Mycobacterium avium subsp. paratuberculosis (MAP) causes granulomatous enteritis in ruminants that can lead to weight loss and emaciation, as well as diarrhoea in certain species . MAP has been detected in wild ruminant species worldwide, and it is thought that all ruminant species are susceptible to MAP infection . Although clinical disease, known as Johne’s disease, has only occasionally been described in wildlife, its impact may be under-estimated due to incomplete knowledge of the clinical progression of MAP infection in these species, non-specific clinical signs, and limited testing in these populations.
Determining the infection status of wildlife is important to reduce the disease risks associated with translocation, to certify infection status for importation/exportation purposes, to limit sources of infection for humans and livestock, and to establish baseline values for future monitoring or surveillance . For the detection of current or prior MAP infection in wild ruminants, serological methods such as enzyme-linked immunosorbent assay (ELISA) may be preferred over alternative methods such as faecal culture, as ELISA is less expensive, fast and easy to perform, and collected serum can be used to screen for other infections.
Serum ELISA kits marketed for the detection of MAP-specific antibodies in domestic ruminant species are generally not validated for use with sera from other species . It is unlikely that these tests give equivalent results for other, even closely related species . Inter-species variations in test outcomes are due in part to the specificity of certain reagents included in commercial kits; for example, the labelled secondary antibodies or conjugates may have varying capacity to bind immunoglobulin G (IgG) from different species . The level of non-specific binding of serum proteins to components of the ELISA assay may also be difficult to predict, and can potentially result in a reduction of the signal-to-noise ratio, which is the ratio of the optic density (OD) of a positive control and a negative control at a given sample and conjugate concentration . Kits generally recommend cut-off values to classify samples as ‘negative’, ‘positive’ or ‘suspect’. Cut-off values are selected based on a set of parameters, in particular the species being tested, the target condition (i.e. infected, infectious, clinically diseased), and the testing objectives (e.g. demonstrating freedom from infection, estimating population-level prevalence, etc.) . When using a commercial kit for wildlife samples, changes in these parameters need to be reflected by adapting the cut-off values.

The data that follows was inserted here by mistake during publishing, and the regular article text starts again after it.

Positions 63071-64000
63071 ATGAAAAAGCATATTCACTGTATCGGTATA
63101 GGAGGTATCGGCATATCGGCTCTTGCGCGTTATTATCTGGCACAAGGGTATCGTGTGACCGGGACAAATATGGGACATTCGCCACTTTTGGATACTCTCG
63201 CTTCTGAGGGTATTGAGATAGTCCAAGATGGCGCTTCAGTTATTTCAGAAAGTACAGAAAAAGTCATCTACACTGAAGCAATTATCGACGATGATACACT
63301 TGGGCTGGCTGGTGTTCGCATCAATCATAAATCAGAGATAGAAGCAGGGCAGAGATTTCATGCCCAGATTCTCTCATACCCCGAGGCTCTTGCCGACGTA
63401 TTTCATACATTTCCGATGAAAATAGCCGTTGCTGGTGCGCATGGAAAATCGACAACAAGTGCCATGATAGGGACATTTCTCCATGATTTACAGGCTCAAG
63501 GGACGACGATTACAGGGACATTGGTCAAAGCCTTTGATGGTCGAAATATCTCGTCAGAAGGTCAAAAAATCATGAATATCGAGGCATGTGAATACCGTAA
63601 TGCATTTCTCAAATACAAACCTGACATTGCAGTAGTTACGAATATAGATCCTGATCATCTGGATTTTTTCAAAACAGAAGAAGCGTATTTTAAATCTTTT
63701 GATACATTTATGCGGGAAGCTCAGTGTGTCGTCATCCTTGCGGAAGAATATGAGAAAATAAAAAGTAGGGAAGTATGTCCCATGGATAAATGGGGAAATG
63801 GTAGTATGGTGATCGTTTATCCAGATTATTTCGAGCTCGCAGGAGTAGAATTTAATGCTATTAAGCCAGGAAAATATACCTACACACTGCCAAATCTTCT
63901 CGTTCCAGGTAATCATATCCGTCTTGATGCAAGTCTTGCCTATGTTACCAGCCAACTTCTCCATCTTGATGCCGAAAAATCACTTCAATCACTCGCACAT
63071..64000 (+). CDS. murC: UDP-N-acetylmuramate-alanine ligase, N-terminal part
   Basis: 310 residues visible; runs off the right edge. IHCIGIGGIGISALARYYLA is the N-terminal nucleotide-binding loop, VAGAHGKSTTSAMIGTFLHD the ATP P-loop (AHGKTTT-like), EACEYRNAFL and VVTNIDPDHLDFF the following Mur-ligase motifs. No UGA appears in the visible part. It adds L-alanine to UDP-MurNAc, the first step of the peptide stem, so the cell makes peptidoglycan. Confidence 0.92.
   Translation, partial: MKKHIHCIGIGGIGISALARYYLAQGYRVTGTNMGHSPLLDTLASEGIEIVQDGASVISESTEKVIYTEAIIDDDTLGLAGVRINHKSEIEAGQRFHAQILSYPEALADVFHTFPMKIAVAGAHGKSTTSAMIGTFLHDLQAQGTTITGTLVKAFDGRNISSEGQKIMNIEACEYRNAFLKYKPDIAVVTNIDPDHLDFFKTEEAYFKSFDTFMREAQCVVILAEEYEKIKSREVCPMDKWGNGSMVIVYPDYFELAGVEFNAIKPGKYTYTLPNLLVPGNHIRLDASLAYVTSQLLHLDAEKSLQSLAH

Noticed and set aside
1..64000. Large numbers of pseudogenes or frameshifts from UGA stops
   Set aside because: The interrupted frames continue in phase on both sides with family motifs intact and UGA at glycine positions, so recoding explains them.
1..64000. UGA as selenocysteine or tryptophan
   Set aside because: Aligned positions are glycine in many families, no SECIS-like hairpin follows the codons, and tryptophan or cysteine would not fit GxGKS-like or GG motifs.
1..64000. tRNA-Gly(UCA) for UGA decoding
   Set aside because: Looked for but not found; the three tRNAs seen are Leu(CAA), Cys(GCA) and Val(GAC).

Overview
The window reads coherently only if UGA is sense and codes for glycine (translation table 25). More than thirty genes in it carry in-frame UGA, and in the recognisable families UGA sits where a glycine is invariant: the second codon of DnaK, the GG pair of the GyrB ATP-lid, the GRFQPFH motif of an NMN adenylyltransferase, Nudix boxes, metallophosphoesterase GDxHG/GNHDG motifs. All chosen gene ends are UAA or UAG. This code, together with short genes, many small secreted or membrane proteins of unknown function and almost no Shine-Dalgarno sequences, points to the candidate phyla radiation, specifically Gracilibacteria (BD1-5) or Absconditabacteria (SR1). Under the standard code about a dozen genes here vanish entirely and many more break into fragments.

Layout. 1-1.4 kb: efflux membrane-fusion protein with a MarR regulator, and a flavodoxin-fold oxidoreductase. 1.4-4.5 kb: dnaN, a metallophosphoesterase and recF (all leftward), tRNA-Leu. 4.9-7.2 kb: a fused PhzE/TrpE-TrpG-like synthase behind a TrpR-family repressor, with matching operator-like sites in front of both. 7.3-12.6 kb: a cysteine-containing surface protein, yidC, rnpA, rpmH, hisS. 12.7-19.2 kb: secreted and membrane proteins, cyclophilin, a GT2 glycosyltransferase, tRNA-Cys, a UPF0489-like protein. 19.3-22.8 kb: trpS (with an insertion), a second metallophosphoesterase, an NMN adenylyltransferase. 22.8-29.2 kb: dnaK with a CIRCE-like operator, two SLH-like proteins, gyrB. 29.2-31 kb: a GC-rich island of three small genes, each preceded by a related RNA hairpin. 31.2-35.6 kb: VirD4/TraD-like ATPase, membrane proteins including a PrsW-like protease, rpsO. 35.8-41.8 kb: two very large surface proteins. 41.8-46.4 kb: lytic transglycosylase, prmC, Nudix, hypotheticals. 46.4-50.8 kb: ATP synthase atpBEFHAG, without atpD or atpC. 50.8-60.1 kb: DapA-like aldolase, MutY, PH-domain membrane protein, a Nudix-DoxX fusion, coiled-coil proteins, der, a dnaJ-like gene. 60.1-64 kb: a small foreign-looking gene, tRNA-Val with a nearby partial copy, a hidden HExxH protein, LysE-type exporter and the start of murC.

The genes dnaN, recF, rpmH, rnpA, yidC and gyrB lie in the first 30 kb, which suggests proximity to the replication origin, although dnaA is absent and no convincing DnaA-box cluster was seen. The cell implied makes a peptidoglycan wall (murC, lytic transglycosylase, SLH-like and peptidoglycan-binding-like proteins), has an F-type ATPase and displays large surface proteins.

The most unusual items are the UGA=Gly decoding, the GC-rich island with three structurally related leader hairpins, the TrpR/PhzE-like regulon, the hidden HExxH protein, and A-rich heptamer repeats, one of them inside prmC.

Guidelines for conducting a complete diagnostic validation have been thoroughly outlined [6, 7], and detailed recommendations for the design and reporting of diagnostic evaluation studies for chronic diseases have been developed . However, it is not always possible or appropriate to undertake such a full evaluation in wildlife studies due to time and budget constraints as well as sample availability, in particular accessing known positive and negative controls. In these cases, certain modification and evaluation steps may reduce the level of uncertainty in the test results if a complete validation is impossible.
The objectives of this paper were first, to assess current practices in testing and reporting of MAP serum ELISA for wildlife samples, and second, to modify and evaluate a commercial ELISA kit (IDEXX Mycobacterium paratuberculosis Antibody Testa, hereafter referred to as the IDEXX kit) for detecting current or prior MAP infection in elk (Cervus elaphus), bison (Bison bison) and caribou (Rangifer tarandus).